In mid-January I had the great pleasure of teaching an art class with Grade One students who were learning about and discussing ideas of "community". It was a Campus Calgary session, and I had three mornings with them.
First we briefly talked about what community means, discussing concepts like Sharing, Mastery, Generosity and Belonging.
Then we made a body project. It was a really big project!
Working with a partner, the students took turns laying on large sheets of cardboard and traced one another's body shapes with crayons. Their teacher, parent volunteers and I cut out the body outlines.
Then the students painted one side of their body cut-out, and used collage techniques to glue coloured papers, fabrics, yarn and beads on the other side.
On the last day we hung them from the ceiling, with their feet just above the floor, to create an art installation. The body shapes could move and twirl on their strings, creating a kind of dance. It was a whole community of colourful dancing figures!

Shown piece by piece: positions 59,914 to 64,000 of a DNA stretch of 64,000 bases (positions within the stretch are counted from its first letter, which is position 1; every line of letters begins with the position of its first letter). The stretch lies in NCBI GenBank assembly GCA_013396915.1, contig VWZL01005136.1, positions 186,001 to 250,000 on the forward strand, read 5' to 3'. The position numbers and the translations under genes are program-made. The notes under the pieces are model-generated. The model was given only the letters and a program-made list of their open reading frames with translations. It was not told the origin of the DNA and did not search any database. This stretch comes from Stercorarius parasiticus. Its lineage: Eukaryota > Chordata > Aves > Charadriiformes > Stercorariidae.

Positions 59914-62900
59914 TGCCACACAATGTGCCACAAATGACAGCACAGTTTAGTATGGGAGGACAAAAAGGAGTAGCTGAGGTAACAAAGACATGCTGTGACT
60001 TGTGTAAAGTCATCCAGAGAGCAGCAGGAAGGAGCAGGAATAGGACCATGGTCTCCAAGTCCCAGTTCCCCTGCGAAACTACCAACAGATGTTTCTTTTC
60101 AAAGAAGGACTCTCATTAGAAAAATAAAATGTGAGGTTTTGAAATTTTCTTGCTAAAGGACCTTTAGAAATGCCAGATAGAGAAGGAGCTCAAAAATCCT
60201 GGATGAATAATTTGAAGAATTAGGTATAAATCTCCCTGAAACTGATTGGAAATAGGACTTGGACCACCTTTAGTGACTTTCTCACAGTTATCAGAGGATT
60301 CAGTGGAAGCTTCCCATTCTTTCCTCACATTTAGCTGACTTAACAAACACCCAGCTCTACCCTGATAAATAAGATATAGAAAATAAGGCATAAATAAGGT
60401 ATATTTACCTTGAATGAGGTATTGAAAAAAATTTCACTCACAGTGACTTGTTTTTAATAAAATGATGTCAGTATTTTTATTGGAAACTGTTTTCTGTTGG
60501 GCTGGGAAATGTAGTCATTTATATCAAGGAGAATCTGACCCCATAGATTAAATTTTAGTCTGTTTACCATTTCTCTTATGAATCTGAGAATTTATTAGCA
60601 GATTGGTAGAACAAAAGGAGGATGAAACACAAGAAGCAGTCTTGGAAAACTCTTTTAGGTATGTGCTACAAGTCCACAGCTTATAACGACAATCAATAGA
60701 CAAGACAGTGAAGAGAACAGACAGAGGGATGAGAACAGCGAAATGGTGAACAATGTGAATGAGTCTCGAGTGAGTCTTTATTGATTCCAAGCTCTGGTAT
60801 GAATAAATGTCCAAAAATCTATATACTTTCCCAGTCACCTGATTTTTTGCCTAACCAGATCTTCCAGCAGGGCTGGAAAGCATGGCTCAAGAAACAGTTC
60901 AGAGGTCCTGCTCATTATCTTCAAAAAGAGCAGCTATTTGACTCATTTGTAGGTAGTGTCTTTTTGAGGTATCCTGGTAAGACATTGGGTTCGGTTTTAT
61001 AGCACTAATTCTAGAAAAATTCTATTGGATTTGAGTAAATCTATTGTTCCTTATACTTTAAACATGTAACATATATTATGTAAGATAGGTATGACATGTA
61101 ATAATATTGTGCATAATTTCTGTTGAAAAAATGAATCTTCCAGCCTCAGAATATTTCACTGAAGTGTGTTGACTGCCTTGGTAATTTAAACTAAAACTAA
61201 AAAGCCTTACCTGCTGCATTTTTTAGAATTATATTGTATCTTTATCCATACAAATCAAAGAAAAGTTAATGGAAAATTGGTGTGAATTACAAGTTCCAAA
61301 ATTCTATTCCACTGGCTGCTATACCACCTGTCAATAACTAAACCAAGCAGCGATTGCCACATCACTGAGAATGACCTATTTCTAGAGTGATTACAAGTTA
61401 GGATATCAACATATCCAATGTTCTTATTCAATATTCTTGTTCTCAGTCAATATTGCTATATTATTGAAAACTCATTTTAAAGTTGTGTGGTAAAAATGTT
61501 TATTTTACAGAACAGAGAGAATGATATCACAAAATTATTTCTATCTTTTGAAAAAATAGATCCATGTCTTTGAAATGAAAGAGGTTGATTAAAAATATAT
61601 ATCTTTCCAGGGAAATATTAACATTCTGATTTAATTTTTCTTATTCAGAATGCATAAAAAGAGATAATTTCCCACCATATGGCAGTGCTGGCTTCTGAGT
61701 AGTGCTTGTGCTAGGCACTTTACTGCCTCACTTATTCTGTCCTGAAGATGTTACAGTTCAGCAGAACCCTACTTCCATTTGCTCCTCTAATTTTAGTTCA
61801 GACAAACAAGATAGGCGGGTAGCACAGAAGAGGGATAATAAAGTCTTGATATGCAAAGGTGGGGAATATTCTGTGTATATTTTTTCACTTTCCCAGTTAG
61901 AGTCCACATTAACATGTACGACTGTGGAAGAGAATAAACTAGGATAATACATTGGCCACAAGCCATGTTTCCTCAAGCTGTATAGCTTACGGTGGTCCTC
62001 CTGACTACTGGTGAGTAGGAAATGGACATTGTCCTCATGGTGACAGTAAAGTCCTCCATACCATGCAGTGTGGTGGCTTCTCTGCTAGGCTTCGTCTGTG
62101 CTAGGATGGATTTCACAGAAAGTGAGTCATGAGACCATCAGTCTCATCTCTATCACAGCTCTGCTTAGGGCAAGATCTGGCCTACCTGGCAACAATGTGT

Any creative process spanning several days is an opportunity for more in-depth reflection of ideas and processes. And if you think of creativity as a problem-solving tool, well then "sleeping on it" is an important element, n'est ce pas?
Many thanks as always to the supportive people at Arts Commons, to Mrs. G, the parent volunteers, and to the kids who are invariably eager and expansive thinkers and doers. Working together, we create what I hope are memorable learning experiences, and that is a type of community worth being involved in.
What happens in the kitchen is not so different from what happens in the studio. Sometimes in fact, it is pretty much exactly the same thing.
In the kitchen: This morning I made a few "blind" drawings in a new 6x8" hardbound sketchbook.
It was a nice morning mediation kind of exercise, which I did while sitting at the kitchen table enjoying a cup of hot black tea.
Because I haven't done these in awhile, they feel different again. I used more colour, and spent more time working on them, than in the previous sketchbook.